One problem with various Nash equilibria is that they are not always unique. Selten applied stronger conditions to reduce the number of possible equilibria and to eliminate equilibria that are unreasonable economically. In 1965 he introduced the concept of “subgame perfection,” his term for this winnowing down of possible equilibria. “At that time I did not suspect that it often would be quoted, almost exclusively for the definition of subgame perfectness,” Selten wrote in his Nobel autobiography.1
An example of subgame perfection is Selten’s “chain store paradox.” Imagine that firm A has a number of chain stores in various locations and that firm B contemplates entering in one or more of these locations. If firm A threatens a price war, then firm B might be dissuaded from entering, not just in a particular market, but in any of A’s markets. In that case, it could well be worthwhile for A to threaten and, indeed, to carry out a price war in a single market. Knowing this, B does not enter. This is a Nash equilibrium. But Selten also saw that another Nash equilibrium was for B to enter. The reason: B would realize that A would have losses in each market in which B entered and A carried out a price war. These losses, cumulatively, would not be worthwhile. By looking forward and reasoning backward, B realizes that A will not carry on a price war, and therefore B enters. Which Nash equilibrium is the “right” one? Selten argued that it is the one where B enters because B thought through the whole sequence and realized that, from A’s viewpoint, a price war would be irrational. B’s strategy of entry and A’s strategy of avoiding a price war are “subgame perfect.”
Interestingly, this discussion of game theory was carried on long after economist Aaron Director, in 1953, offered a similar argument that “predatory pricing” is an irrational strategy. John S. McGee, following Director’s hunch, examined the trial transcripts of U.S. v. Standard Oil New Jersey, which was thought to be one of the best-documented cases of “predatory pricing”—that is, pricing below a rival’s costs to put the rival out of business. Sure enough, McGee found no evidence that Standard Oil of New Jersey had ever engaged in predatory pricing.2 Indeed, the U.S. Supreme Court has accepted this reasoning and, in judging the antitrust laws, has given wide latitude to firms to cut prices in a price war.3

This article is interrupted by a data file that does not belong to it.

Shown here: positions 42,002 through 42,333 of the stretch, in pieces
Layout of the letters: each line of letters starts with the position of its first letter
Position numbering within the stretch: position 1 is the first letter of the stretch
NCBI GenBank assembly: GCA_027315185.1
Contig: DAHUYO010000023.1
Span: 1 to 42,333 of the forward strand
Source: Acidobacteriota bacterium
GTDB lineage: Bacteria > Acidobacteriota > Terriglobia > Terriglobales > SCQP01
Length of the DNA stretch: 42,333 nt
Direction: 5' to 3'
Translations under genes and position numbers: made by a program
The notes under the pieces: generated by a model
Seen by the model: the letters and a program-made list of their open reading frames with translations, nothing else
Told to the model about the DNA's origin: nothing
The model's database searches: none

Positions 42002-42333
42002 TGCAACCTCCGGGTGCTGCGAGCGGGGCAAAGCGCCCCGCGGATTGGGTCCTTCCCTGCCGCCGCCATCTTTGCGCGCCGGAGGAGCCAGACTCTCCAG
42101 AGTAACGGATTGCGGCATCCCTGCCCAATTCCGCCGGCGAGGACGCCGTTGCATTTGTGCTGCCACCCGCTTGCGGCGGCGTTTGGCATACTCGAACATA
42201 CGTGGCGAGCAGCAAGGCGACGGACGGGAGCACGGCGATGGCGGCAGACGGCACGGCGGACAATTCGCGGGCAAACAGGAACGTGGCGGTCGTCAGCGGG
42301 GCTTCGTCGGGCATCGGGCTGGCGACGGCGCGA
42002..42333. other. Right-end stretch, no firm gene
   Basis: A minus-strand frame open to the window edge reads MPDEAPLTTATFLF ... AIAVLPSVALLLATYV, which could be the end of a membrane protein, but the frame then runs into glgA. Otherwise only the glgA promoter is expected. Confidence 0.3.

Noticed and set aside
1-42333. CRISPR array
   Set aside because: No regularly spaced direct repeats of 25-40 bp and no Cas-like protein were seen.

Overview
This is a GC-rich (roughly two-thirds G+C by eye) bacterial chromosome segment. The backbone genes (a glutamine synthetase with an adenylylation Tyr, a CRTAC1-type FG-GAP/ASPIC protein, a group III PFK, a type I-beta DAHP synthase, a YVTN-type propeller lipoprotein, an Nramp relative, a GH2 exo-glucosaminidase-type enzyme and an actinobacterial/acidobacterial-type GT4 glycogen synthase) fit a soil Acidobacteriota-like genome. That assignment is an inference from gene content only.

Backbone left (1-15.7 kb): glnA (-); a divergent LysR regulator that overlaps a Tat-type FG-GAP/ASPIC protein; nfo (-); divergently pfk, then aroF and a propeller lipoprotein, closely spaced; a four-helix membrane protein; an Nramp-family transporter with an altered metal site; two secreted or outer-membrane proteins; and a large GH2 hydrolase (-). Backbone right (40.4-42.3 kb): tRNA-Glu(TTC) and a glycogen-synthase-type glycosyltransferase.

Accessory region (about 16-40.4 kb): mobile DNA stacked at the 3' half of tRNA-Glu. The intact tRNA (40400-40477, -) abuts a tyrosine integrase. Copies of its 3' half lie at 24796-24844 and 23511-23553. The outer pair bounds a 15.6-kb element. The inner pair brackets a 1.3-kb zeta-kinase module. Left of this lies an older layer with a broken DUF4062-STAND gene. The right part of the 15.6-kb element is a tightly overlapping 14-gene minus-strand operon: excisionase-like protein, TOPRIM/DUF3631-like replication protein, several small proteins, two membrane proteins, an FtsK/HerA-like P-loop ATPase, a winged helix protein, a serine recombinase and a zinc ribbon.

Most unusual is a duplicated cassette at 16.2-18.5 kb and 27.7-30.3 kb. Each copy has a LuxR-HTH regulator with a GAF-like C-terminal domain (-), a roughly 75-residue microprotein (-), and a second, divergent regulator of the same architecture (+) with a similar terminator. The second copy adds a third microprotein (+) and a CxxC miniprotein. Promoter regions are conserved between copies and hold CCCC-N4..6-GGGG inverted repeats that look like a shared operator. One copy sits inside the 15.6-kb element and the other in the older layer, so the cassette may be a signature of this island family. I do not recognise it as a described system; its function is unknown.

Selten realized, though, that there can be situations in which even the requirement of subgame perfection is insufficient. This led him to his next major contribution, the “trembling-hand” equilibrium. Imagine that each “player” thinks there is a small probability that a mistake will occur—that is, that someone’s hand will tremble. A Nash equilibrium in a game is “trembling-hand perfect” if it obtains even with small probabilities of such mistakes.
Selten was born in Breslau, Germany, now the city of Wrocław, Poland. Growing up half-Jewish, he learned an important lesson from the virulent anti-Semitism he saw around him. As Selten put it, “I had to learn to trust my own judgment rather than official propaganda or public opinion.”4
Selten became interested in game theory after reading about it in Fortune in the late 1940s. He earned his master’s degree in mathematics at the University of Frankfurt in 1957 and his Ph.D. at the same school in 1961. He was a full professor of economics at the Free University of Berlin from 1969 to 1972. This was a period of student “unrest,” which, wrote Selten, “made teaching difficult and sometimes impossible.” For other reasons, though, he moved to the University of Bielefed in 1972 and stayed there until 1984, when he moved to the University of Bonn. He often collaborated with fellow future Nobel winner John Harsanyi.
Available online at: http://nobelprize.org/nobel_prizes/economics/laureates/1994/selten-autobio.html.
John S. McGee, “Predatory Price Cutting: The Standard Oil (N.J.) Case,” Journal of Law and Economics 1 (October 1958): 137–169; see esp. p. 138, fn. 2, where McGee thanks Director for his strictly logical reasoning that predatory pricing makes no sense.
In Matsushita Electric Industrial Co. v. Zenith Radio Corp. (1986), the U.S. Supreme Court stated that “predatory pricing schemes are rarely tried, and even more rarely successful.”